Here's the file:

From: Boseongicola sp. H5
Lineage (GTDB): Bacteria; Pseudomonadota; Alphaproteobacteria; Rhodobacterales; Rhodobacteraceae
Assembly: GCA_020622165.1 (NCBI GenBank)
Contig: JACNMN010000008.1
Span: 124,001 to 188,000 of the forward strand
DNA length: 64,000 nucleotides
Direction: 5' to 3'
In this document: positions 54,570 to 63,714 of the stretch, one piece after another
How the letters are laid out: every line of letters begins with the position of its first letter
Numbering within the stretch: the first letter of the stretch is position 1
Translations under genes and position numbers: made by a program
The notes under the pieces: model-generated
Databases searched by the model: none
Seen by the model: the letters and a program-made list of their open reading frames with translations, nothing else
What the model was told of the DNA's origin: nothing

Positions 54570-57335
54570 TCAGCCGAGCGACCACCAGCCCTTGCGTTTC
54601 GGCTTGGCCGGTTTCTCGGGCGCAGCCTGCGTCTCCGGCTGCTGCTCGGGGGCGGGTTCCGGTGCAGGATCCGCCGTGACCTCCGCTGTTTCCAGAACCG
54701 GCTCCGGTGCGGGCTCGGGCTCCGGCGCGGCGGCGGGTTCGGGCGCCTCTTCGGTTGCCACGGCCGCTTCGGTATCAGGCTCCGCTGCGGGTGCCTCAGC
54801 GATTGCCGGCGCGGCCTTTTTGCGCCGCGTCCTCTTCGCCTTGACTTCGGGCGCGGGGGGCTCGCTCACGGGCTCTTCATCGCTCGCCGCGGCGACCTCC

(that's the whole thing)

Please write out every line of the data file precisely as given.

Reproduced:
From: Boseongicola sp. H5
Lineage (GTDB): Bacteria; Pseudomonadota; Alphaproteobacteria; Rhodobacterales; Rhodobacteraceae
Assembly: GCA_020622165.1 (NCBI GenBank)
Contig: JACNMN010000008.1
Span: 124,001 to 188,000 of the forward strand
DNA length: 64,000 nucleotides
Direction: 5' to 3'
In this document: positions 54,570 to 63,714 of the stretch, one piece after another
How the letters are laid out: every line of letters begins with the position of its first letter
Numbering within the stretch: the first letter of the stretch is position 1
Translations under genes and position numbers: made by a program
The notes under the pieces: model-generated
Databases searched by the model: none
Seen by the model: the letters and a program-made list of their open reading frames with translations, nothing else
What the model was told of the DNA's origin: nothing

Positions 54570-57335
54570 TCAGCCGAGCGACCACCAGCCCTTGCGTTTC
54601 GGCTTGGCCGGTTTCTCGGGCGCAGCCTGCGTCTCCGGCTGCTGCTCGGGGGCGGGTTCCGGTGCAGGATCCGCCGTGACCTCCGCTGTTTCCAGAACCG
54701 GCTCCGGTGCGGGCTCGGGCTCCGGCGCGGCGGCGGGTTCGGGCGCCTCTTCGGTTGCCACGGCCGCTTCGGTATCAGGCTCCGCTGCGGGTGCCTCAGC
54801 GATTGCCGGCGCGGCCTTTTTGCGCCGCGTCCTCTTCGCCTTGACTTCGGGCGCGGGGGGCTCGCTCACGGGCTCTTCATCGCTCGCCGCGGCGACCTCC